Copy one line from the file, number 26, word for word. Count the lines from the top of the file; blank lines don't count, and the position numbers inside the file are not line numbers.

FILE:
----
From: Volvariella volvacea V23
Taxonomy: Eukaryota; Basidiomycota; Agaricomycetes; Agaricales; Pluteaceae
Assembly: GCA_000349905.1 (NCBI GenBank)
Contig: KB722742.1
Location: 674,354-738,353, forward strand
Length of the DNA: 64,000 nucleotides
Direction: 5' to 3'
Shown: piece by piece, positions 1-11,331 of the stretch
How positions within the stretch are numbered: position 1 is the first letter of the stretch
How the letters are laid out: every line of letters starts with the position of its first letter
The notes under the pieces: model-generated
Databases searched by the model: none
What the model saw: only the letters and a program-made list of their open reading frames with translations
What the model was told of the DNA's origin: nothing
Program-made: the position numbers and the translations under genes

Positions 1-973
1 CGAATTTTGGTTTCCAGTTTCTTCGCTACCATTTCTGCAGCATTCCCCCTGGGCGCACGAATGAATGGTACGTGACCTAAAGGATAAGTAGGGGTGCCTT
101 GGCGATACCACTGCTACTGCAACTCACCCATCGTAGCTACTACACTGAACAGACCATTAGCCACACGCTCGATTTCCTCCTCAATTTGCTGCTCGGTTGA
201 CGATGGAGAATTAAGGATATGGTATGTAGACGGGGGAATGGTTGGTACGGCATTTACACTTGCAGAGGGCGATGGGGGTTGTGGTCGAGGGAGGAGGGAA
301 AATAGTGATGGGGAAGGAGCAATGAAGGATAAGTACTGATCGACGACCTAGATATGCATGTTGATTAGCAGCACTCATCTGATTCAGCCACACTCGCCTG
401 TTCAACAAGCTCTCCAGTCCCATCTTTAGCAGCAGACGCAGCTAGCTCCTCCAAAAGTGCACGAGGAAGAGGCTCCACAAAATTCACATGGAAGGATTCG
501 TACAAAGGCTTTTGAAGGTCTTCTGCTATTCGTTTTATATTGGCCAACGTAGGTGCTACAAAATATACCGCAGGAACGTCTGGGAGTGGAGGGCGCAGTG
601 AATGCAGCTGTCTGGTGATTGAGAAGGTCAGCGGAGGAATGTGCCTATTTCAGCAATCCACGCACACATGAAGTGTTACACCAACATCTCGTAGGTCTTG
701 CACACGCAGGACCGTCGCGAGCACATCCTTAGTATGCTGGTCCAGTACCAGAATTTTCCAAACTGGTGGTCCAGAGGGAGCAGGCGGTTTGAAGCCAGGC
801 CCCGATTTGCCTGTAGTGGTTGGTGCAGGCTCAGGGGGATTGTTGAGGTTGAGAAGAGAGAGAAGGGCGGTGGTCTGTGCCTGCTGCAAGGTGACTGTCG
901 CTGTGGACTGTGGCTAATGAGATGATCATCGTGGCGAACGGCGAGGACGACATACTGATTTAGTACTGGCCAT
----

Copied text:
901 CTGTGGACTGTGGCTAATGAGATGATCATCGTGGCGAACGGCGAGGACGACATACTGATTTAGTACTGGCCAT